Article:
The 2017 fiscal year has been an important one for federal government grants. Milestones include the completion of a Digital Accountability and Transparency Act of 2014 (DATA Act) pilot program and the release of the OMB M-17-26 Reducing Burden for Federal Agencies by Rescinding and Modifying OMB Memorandum.
Many federal agencies conduct similar types of work, such as awarding federal grants. While the mission and specific goals of each grant program vary, many of the processes for posting, applying for, managing, and reporting on federal grants are the same. This is where federal shared services come in. Rather than each agency developing & maintaining the same services, the costs and benefits are shared. In this role, Grants.gov serves its purpose—to be a shared service for both the public and federal agencies.
The Exploring Eligibility blog series previously covered the general availability of federal grants for home repairs, among other topics. This follow-up post focuses on grants and other forms of financial assistance associated with federally-declared disaster zones.
Hurricanes, tornadoes, flooding, forest fires and other natural disasters can leave deep scars on the communities they impact. Homes and property can be damaged or destroyed. Jobs and businesses can be lost. Lives can be upended.
When a natural disaster strikes and a region is declared a federal disaster zone, the U.S. government can authorize several forms of assistance designed to help impacted communities recover and rebuild.
This blog supports a growing community made up of applicants, grantors, and individuals who are exploring the world of federal grants – sometimes for the very first time. Here we share a few of the most recent questions and comments posed by community members and readers.
“As a Grantor, what does this mean for the application packages that we download and process? Our software expects to see a zip file containing the SF424, attachments, manifest, etc. Thanks in advance for any guidance you can provide.” –Kevin
Hi Kevin, Thanks for the question! Nothing will change on your end. You will still get the same zip file containing the SF424, attachments, manifest, etc. –Grants.gov
The passage of the Digital Accountability and Transparency Act of 2014 (DATA Act) has unlocked a wider array of U.S. government spending data for public consumption. Among the beneficiaries of this data are federal grant applicants and the new beta version of USAspending.gov. (Note: The data is still being migrated, so more historical data is available here.)
How Could This Data Help?
We had a great time talking with you all in the grants community on Twitter Tuesday. #GrantChat is a great way for grant professionals to connect, share resources, and discuss questions. We started by sharing a few bad grant puns and jokes, but also shared a number of resources:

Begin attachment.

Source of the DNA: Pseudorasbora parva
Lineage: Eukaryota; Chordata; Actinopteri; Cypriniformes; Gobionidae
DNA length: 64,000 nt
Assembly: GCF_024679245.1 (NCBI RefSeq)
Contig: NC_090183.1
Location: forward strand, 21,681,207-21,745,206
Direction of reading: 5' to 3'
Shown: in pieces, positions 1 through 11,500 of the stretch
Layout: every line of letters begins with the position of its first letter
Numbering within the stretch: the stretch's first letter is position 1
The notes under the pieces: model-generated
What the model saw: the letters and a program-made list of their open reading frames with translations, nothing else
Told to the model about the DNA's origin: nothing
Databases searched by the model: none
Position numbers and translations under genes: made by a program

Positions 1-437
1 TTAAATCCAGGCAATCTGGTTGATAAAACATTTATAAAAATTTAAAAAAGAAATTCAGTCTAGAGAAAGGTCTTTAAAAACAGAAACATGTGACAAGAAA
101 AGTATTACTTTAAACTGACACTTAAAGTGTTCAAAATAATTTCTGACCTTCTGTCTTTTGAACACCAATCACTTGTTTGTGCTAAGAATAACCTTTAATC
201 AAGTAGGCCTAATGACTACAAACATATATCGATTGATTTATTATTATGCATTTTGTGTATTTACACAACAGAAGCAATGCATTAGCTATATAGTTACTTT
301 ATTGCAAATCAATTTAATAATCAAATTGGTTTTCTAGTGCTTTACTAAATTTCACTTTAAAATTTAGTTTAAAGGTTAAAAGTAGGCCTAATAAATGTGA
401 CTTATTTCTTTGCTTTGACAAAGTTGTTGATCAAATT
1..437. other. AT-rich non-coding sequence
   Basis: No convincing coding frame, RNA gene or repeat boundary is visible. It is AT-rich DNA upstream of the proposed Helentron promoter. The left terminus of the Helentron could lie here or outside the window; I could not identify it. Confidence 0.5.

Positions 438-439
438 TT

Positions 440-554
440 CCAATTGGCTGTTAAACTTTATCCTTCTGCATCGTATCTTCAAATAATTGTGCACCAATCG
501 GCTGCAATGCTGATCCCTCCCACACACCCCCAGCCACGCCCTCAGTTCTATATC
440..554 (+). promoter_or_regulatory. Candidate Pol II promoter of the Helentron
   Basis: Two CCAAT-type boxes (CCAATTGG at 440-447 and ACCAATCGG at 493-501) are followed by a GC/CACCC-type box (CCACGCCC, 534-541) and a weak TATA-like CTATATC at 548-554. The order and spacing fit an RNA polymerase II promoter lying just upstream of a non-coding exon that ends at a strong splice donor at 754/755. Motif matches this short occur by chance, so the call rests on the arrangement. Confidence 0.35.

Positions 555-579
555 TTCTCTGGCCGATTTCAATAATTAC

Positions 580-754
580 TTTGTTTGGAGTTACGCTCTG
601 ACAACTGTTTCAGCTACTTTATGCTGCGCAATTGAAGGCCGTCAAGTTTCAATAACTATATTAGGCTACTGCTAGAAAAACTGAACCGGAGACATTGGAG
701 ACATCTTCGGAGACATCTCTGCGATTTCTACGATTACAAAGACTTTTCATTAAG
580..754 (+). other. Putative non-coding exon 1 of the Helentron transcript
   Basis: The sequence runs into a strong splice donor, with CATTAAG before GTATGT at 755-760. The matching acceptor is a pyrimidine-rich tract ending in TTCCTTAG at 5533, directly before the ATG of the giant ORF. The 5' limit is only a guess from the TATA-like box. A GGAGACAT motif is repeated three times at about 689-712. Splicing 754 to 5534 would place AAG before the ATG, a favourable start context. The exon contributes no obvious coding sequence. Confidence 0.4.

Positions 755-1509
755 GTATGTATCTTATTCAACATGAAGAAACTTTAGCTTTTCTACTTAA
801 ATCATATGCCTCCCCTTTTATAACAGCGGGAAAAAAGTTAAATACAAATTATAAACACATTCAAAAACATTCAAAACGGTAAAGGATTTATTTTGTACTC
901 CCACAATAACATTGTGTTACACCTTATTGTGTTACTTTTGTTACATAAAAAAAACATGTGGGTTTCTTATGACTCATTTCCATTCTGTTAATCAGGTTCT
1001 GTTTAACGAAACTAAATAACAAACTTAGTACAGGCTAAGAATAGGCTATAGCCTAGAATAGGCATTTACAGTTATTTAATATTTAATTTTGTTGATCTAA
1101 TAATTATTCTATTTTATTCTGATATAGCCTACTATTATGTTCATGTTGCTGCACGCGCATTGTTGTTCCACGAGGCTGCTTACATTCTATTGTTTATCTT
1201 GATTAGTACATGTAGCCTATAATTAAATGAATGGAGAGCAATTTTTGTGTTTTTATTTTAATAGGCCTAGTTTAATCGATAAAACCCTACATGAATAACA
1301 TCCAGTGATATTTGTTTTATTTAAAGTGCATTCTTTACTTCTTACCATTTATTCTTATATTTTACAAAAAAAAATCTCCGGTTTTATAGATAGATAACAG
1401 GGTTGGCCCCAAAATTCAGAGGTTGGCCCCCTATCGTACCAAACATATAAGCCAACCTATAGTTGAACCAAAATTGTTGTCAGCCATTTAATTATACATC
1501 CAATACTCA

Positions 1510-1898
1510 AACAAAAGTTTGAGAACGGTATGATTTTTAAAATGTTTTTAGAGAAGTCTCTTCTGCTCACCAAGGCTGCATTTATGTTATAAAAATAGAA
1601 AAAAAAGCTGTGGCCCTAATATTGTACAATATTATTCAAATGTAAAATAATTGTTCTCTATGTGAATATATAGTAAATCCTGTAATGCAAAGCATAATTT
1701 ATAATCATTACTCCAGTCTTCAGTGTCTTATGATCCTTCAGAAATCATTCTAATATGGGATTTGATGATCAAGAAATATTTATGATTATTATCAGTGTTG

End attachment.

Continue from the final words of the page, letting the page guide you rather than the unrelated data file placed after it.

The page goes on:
— #GrantChat (@Grant_Chat) July 25, 2017
— Grants.gov (@grantsdotgov) July 25, 2017
There are lots of online resources available for those new to federal grants as well as for those that are more experienced. Grants.gov Community Blog and the #grantchat community on Twitter are focused on bringing those resources to you.
Today, GrantChat.org has invited us to be a guest on their weekly #grantchat Twitter discussion. Here is a preview of today’s chat discussion topics:
The U.S. federal government is in the midst of an effort to fix inconsistencies in the terminology used across federal financial assistance application forms. The home for the newly “harmonized” terms is the Common Data Element Repository Library, or CDER Library.
Over the years, synonymous data elements on federal grant forms have sometimes been used interchangeably. For example, forms from different systems and applications have listed “address” as “Street 1”, as “Address Line 1” or as “Street Address Line 1”.
If you have been in the federal grants community for any time at all, you probably know that your organization needs an account with the System for Award Management (SAM), or SAM.gov, to do business (e.g., receive grants) from the U.S. government.
SAM registration is relatively simple (you’ll need a DUNS number), and it’s free. However, there is no shortage of spam calls and emails offering paid services to register and maintain your registration. These can cost hundreds of dollars, but be cautious when responding to such appeals. Registering, renewing, and updating your SAM registration is absolutely free.
“You are eligible for FREE grants! Just fill out this quick application: First & Last Name, Home Address, Birthdate, Social Security Number (SSN), and Bank Account & Routing Numbers to receive the grant” — that is a grant scam.
You answer a phone call: “Hi, this is Greg McCaffrey from the Federal Bureau of Grant Awards. Based on your tax records, you qualify for a federal grant of $5,300. You just have to pay the service fee of $125 via wire transfer” — that is a grant scam.
Unfortunately, a lot of people attempt to scam us out of our hard-earned money, and they often use the guise of government grants. The specific tactics, questions, and circumstances scam artists use will continue to change, so we have to remain aware and cautious. How do we avoid being a victim of a scam?